Born in Berkeley, California to an American mother and Guatemalan father, Martín Gutierrez had a bicoastal upbringing in the Bay Area and central Vermont. With a foundation in theater and dance, Gutierrez pursued fine arts, graduating with a BFA in Printmaking from the Rhode Island School of Design (RISD) in 2012. Gutierrez’s spectrum of work in the visual arts exhibits an investment in gender play and performance. Versed in a variety of media, the avenue of music is his newest focus. Under the name Martin(e), the young artist has become a published musician and producer. Discovered by YSL, who selected his first unreleased single, Hands Up, for their Cruise Collection 2012 video editorial, Gutierrez’s music has been featured by several fashion houses including Dior and Acne. With the release of his first EP expected in 2013, the exotic performer continues to confuse us with his lady legs and sultry falsetto.
” How would you describe the word ” ART “, What does it means to you ? “
I try not to define ‘ART’. The more specific a description, the narrower the spectrum.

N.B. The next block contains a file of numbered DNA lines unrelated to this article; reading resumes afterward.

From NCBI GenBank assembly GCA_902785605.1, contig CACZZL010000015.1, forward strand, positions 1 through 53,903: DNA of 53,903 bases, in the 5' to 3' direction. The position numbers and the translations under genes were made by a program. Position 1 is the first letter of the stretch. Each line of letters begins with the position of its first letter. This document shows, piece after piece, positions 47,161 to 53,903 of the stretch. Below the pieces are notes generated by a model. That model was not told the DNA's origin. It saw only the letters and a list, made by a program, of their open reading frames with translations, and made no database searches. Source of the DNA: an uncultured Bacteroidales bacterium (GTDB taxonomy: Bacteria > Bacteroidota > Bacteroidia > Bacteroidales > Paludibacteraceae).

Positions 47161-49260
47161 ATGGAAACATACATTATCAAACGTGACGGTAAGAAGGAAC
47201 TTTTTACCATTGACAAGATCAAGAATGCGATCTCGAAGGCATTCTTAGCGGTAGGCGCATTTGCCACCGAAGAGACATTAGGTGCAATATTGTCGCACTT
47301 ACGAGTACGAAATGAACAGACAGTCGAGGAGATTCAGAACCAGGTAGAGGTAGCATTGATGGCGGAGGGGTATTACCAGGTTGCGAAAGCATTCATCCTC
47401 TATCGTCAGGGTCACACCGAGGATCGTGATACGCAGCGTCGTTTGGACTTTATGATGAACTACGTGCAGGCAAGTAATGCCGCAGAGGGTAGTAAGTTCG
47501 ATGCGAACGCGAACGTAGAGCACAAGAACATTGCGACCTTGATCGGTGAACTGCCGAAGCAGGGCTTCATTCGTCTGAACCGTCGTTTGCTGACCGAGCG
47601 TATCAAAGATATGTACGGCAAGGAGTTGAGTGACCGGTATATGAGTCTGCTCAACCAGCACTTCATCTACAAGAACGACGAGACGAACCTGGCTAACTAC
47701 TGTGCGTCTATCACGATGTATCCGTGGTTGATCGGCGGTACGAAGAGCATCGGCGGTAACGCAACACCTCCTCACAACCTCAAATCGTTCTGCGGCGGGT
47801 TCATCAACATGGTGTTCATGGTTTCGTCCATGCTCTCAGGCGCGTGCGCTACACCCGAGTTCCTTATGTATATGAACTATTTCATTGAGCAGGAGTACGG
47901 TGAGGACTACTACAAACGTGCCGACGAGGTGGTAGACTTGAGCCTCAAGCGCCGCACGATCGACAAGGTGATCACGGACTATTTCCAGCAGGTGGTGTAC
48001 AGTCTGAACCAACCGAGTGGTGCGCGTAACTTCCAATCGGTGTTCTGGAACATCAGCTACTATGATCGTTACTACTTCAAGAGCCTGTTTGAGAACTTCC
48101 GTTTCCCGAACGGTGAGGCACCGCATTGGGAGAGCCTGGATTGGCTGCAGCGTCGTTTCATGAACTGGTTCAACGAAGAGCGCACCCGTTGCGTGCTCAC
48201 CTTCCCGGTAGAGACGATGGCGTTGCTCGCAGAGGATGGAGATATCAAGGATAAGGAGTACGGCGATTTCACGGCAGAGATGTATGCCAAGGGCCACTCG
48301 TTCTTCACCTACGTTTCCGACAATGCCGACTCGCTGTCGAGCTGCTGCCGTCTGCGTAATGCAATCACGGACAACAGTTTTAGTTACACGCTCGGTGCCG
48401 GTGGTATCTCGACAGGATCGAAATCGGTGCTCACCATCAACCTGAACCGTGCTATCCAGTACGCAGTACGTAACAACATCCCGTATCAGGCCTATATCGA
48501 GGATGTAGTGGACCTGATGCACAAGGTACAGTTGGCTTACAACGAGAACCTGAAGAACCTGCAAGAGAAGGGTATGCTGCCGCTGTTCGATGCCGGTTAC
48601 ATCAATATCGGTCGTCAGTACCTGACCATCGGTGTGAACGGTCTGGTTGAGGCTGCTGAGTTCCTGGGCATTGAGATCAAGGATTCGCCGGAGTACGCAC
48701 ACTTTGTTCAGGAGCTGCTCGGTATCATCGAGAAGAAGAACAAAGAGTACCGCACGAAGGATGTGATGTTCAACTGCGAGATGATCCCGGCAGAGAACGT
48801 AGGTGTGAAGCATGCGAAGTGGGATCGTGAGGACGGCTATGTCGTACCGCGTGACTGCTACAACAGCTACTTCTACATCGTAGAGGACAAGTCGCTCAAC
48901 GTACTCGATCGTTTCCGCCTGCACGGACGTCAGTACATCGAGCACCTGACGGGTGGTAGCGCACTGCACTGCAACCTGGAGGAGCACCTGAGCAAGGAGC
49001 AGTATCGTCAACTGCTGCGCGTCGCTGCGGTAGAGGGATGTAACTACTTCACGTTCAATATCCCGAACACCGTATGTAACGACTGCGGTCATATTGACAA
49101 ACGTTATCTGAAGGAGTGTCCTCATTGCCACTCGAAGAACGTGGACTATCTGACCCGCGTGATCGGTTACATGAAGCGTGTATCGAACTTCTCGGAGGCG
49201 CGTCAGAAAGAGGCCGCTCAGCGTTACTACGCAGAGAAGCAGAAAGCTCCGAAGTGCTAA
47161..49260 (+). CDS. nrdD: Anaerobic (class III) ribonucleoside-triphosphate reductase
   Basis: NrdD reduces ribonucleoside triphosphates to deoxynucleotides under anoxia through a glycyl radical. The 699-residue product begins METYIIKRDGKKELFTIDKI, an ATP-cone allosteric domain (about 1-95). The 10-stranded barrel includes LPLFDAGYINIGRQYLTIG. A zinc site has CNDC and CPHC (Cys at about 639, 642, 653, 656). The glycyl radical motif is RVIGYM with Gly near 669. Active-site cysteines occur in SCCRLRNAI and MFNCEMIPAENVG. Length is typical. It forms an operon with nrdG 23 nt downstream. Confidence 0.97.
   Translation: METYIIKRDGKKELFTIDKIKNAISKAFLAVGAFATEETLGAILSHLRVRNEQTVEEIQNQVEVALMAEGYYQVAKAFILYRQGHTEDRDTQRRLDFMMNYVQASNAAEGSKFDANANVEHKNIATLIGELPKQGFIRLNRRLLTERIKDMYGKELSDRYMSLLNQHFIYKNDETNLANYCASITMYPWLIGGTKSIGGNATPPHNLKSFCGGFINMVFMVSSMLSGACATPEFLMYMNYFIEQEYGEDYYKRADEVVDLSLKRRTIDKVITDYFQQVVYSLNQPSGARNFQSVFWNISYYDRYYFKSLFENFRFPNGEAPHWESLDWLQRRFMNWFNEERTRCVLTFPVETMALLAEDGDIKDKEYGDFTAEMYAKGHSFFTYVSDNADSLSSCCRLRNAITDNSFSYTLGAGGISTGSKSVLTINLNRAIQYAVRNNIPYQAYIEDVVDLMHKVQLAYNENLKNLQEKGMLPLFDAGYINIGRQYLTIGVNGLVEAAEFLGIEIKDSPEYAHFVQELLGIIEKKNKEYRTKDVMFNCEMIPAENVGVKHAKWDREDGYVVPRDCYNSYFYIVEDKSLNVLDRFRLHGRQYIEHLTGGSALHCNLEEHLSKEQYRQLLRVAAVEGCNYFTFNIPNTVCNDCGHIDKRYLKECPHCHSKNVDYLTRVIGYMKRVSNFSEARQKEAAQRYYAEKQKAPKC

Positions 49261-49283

Personally, art serves as a release. I make art as a means of understanding myself and exploring my identity. I often play with the rigid constructs perpetuated by society, whether those constructs involve fabricated dichotomies like ‘male’ vs ‘female’, ‘gay’ vs ‘straight’, ‘minority’ vs ‘white’, ‘reality’ vs ‘fantasy’, ‘dominate’ vs ‘submissive’, etc.
I have always had to navigate between those dichotomies as a gender queer, biracial individual. I learned at an early age that my own perception of self was drastically different than the way others perceived me. All throughout my childhood strangers assumed my gender and race based purely on their initial interpretation of my physicality. I slowly became attuned to the projection of perception, with the intention to mimic or to project myself as someone else—at first for protection from prejudiced hostilities, then for amusement, but most often to assimilate and feel “normal”. We live in a cis gender, heteronormative, white man’s world, and I don’t fit in any of those boxes.
In solitude, the process of performing has truly become therapeutic and self-reflective, which is why I strive to execute all aspects of a production myself. The reality that a performance can simultaneously serve as a record—through a song, video, or a photograph—makes the labor doubly worthwhile. I do not need to share these “records” with other people, but there is no doubt I need to make them.
Photographs and text courtesy of the artist and the RYAN LEE Gallery.